Why is it that Samsung has customers – whereas Apple has followers? To help answer, try this: ask around your office to see who has heard of Steve Jobs, Steve Wozniak and Tim Cook. Then ask who can name a single exec who works – or has ever worked at Samsung.
Companies are vehicles; it’s the people behind them who carry your story. The story of Apple starts with two people and a vision of what home computing should look like. The story of Mattel begins with a pair of picture framers who decide to make dolls houses from frame scraps.
The 2007 financial crash isn’t a story. But the account in The Big Short of a disparate band of fund managers and small-time traders who second-guessed what was happening; there’s the story.
Likewise, the fact that your sales are up by a quarter this year; that’s not a story – more like ‘company news’ at best. Will this stat in itself be enough to bring you new customers? A few perhaps; but not many.
But how about the tale of that one customer whose life was transformed by your latest offering? Or the account manager who went above and beyond the call of duty to understand what the client really needed? It’s only once you add characters into the mix that the story starts to fly.
You can’t wait to find out what happens next
Charles Dickens was the master of the serial novel. His work tends to be episodic in the best possible sense because of the way in which it was distributed; bit by bit in magazines and journals. Reading a bound edition in its complete form was essentially the Victorian equivalent of bingeing on a box set.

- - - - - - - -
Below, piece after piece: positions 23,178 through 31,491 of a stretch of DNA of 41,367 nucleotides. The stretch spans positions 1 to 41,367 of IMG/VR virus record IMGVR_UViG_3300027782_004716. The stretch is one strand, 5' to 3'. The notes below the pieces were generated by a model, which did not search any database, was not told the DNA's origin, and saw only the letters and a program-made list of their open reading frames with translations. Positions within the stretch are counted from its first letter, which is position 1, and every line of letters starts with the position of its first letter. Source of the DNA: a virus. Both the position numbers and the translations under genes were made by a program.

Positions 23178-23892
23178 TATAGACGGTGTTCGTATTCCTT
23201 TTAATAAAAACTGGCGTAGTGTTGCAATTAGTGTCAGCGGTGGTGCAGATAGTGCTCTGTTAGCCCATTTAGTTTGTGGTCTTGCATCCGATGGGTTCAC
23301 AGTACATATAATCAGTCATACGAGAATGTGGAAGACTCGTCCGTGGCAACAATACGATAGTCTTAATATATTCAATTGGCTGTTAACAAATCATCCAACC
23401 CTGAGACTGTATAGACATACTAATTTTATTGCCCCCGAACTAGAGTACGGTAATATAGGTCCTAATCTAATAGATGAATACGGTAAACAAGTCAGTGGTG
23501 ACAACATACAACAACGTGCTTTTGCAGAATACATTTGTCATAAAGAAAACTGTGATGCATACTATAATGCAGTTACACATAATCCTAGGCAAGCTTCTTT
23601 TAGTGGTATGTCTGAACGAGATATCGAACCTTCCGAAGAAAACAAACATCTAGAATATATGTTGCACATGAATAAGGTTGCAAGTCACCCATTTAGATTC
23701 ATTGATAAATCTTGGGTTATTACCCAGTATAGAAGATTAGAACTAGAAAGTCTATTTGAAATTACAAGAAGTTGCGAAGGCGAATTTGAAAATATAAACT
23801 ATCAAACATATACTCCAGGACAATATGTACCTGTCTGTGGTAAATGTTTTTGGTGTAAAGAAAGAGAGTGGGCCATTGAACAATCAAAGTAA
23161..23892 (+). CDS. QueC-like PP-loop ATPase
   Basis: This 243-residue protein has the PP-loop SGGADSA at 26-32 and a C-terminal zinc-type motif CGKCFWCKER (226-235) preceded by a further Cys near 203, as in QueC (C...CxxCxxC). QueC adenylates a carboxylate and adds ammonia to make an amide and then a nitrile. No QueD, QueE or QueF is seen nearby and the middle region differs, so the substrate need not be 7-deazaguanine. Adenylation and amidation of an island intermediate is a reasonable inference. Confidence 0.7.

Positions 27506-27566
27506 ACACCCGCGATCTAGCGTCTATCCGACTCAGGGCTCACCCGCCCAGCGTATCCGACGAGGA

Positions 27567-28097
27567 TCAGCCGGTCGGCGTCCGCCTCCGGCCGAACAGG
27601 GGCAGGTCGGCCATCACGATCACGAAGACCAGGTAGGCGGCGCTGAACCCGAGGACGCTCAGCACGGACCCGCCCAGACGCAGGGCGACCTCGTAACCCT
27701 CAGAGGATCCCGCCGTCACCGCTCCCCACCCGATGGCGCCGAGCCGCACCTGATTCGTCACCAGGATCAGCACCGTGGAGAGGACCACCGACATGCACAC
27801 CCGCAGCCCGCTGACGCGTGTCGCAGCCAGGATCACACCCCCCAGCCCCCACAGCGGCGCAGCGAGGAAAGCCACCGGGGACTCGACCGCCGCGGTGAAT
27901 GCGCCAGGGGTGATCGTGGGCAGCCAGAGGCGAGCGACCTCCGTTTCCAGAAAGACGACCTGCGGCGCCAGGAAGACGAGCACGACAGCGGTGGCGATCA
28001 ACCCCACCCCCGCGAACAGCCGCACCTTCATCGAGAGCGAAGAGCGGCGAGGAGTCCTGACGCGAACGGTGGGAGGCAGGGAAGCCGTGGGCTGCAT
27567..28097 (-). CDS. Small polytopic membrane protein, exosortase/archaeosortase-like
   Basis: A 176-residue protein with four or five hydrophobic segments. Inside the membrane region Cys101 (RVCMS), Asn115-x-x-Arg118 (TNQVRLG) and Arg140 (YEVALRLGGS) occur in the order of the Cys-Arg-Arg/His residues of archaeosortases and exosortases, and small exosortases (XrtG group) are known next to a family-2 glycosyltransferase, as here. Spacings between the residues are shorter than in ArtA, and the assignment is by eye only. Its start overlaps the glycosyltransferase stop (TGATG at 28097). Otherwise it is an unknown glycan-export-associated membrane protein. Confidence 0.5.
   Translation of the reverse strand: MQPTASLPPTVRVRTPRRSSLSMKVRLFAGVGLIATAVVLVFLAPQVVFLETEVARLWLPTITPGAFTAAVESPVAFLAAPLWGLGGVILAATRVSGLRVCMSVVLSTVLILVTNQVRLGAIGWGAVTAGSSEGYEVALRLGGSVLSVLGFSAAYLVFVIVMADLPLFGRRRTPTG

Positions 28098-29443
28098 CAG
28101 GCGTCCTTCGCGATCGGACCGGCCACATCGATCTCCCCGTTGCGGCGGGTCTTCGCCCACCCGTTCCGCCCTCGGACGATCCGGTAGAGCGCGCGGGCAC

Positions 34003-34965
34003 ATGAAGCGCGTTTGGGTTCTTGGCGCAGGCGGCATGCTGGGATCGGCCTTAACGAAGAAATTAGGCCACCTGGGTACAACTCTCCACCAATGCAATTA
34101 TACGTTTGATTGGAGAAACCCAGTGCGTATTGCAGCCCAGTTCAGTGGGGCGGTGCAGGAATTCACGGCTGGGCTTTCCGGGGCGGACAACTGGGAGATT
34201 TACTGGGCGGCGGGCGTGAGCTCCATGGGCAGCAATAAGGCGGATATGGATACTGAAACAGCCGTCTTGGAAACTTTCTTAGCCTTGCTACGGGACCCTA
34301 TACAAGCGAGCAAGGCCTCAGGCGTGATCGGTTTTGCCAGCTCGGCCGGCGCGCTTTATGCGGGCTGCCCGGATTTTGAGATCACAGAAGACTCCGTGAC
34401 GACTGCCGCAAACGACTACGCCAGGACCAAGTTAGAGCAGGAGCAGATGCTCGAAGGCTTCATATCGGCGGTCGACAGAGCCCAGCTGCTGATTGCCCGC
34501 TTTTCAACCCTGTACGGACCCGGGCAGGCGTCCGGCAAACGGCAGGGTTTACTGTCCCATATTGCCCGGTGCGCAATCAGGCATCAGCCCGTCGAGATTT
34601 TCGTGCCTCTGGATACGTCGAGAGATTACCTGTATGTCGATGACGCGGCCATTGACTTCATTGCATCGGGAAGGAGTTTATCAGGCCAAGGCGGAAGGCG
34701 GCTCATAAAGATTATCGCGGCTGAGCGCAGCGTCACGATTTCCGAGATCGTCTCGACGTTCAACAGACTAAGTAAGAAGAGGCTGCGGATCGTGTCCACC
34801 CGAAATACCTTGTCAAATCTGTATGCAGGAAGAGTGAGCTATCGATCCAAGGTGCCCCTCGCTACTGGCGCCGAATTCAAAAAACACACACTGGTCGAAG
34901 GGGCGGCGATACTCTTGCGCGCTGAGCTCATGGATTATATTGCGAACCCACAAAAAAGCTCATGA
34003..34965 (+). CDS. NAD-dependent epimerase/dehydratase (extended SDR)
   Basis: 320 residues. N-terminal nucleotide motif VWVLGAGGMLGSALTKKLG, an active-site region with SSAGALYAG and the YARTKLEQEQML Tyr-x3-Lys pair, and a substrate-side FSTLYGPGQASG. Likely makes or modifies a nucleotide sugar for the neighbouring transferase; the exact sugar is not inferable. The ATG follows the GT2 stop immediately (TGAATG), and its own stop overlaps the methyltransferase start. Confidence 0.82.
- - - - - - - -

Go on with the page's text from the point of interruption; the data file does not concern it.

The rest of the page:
“The human species thinks in metaphors and learns through stories.” – Mary Catherine Bateson
By its very nature, your story is unfolding all the time. For your company to stay on track, it needs to have that unputdownable element – and this is where things can come unstuck. Even Tolkien and the masters of fantasy realised that stories stop working if completely unforeseeable plot twists are explained away by shouting “because magic”. True ‘unputdownability’ requires internal logic as much as it demands novelty.
We recently talked about how companies need to walk the tightrope between constancy and innovation – and of how customers are constantly demanding “more of the same please – only different”. From a storytelling perspective, if you fail to move the plot along, or equally, if you take a plot twist that’s totally at odds with what you stand for, you’ll find your audience will start to drift away.
You can hear it time and again – and always be moved
We all have a handful of films or books that we come back to time and again. Often, the narrative – or aspects of it – mean different things to us at different times of our lives. We look at it in a fresh light and discover hidden gems.
In some organisations, the raw subject matter of the stories it tells, rarely changes over time. Take the National Trust for instance. It’s hardly in a position to roll out ‘cutting edge new service offerings’ each year. So does this mean that its stories are staid or dull?
Not at all.
The organisation has developed a reputation as a storytelling master, precisely because of its ability to remind us of key aspects of its story in fresh ways. Its new initiative reminds us that it’s not just “a provider of days out at stately homes”, stressing that its core purpose is a conservation charity – and how members can be part of that cause.
With campaigns such as ‘50 Things To Do Before You’re 11 3/4’, it’s not changing the core narrative or ditching parts of its identity; it’s shining a light on the best parts of that story and making itself more relevant than ever.
Think about where the opportunities are for storytelling within your organisation. Put real people – you, your team, your customers – at the heart of that story. Make the plot credible and consider new ways to keep that narrative fresh. You’ll soon have people hanging on to your every word, and itching to know what happens next.